The Environmental Protection Agency (EPA) and U.S. Army Corps of Engineers (Corps) announced a new “waters of the United States” (WOTUS) regulation on Jan. 23, at the International Builders’ Show in Las Vegas. The new regulation, the Navigable Waters Protection Rule (NWPR), redefines the federal definition of WOTUS under the Clean Water Act (CWA).
The NWPR addresses many of the concerns NAHB had with prior rules, including uncertainty over where federal jurisdiction begins and ends. Improvements compared to the prior rule include:
- Eliminates “significant nexus” test: The onerous significant nexus test is no longer relevant due to the NWPR’s focus on features that maintain a surface connection to traditional navigable waters.
- Encompasses fewer adjacent wetlands: Because the NWPR only asserts federal authority over wetlands that have a surface connection to other jurisdictional waters in a typical year, it does not encompass the “neighboring” and “similarly situated” waters covered by the 2015 rule.
- Excludes ephemeral waters: The NWPR does not extend federal jurisdiction to waters that form only in response to rainfall. The 2015 rule included many ephemeral features.
- Narrows federal jurisdiction over tributaries: Because the NWPR requires tributaries to maintain intermittent or perennial flow, it does not depend on physical observations of “bed and banks and an ordinary high-water mark” that could form during ephemeral flow and last long after that flow ceased. Such physical features established jurisdiction under the 2015 rule.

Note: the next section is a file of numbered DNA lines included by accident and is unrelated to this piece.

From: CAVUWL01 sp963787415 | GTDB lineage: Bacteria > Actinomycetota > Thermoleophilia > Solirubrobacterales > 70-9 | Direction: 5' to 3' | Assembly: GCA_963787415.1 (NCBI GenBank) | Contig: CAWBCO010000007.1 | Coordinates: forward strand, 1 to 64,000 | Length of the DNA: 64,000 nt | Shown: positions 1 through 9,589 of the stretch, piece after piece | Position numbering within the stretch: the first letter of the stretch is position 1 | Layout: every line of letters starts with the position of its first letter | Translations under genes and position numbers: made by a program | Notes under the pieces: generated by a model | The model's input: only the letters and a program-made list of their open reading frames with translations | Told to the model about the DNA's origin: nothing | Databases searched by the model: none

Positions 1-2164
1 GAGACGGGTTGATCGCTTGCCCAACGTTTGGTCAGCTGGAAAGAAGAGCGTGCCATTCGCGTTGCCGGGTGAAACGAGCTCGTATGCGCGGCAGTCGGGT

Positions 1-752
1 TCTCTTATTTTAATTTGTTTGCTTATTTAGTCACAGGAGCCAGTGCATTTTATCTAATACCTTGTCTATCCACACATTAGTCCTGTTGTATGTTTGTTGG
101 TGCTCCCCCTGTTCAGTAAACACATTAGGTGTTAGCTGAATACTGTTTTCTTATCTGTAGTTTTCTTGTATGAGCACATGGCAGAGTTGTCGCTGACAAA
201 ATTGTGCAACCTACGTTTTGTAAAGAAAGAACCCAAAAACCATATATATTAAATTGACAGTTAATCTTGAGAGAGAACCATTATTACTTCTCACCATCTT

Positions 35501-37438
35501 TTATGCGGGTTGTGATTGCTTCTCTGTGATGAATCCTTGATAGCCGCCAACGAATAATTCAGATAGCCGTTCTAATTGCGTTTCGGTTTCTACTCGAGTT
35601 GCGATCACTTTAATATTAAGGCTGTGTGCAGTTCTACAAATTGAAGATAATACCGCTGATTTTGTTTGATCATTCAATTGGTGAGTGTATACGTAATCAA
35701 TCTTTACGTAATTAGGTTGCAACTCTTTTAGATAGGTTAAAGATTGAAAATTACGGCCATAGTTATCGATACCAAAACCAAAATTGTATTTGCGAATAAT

- Excludes more ditches: The NWPR excludes all ditches unless they satisfy the conditions of a traditional navigable water or tributary. In comparison, the 2015 rule regulated all ditches unless they met narrow exemptions.
In general, compared to prior rules, the NWPR subjects less area to federal oversight, eliminates ambiguous tests and provides landowners with greater certainty, and focuses on conditions that are more easily observable, making it easier to implement in the field.
To help builders and developers better navigate these changes, NAHB has issued a full analysis of the NWPR.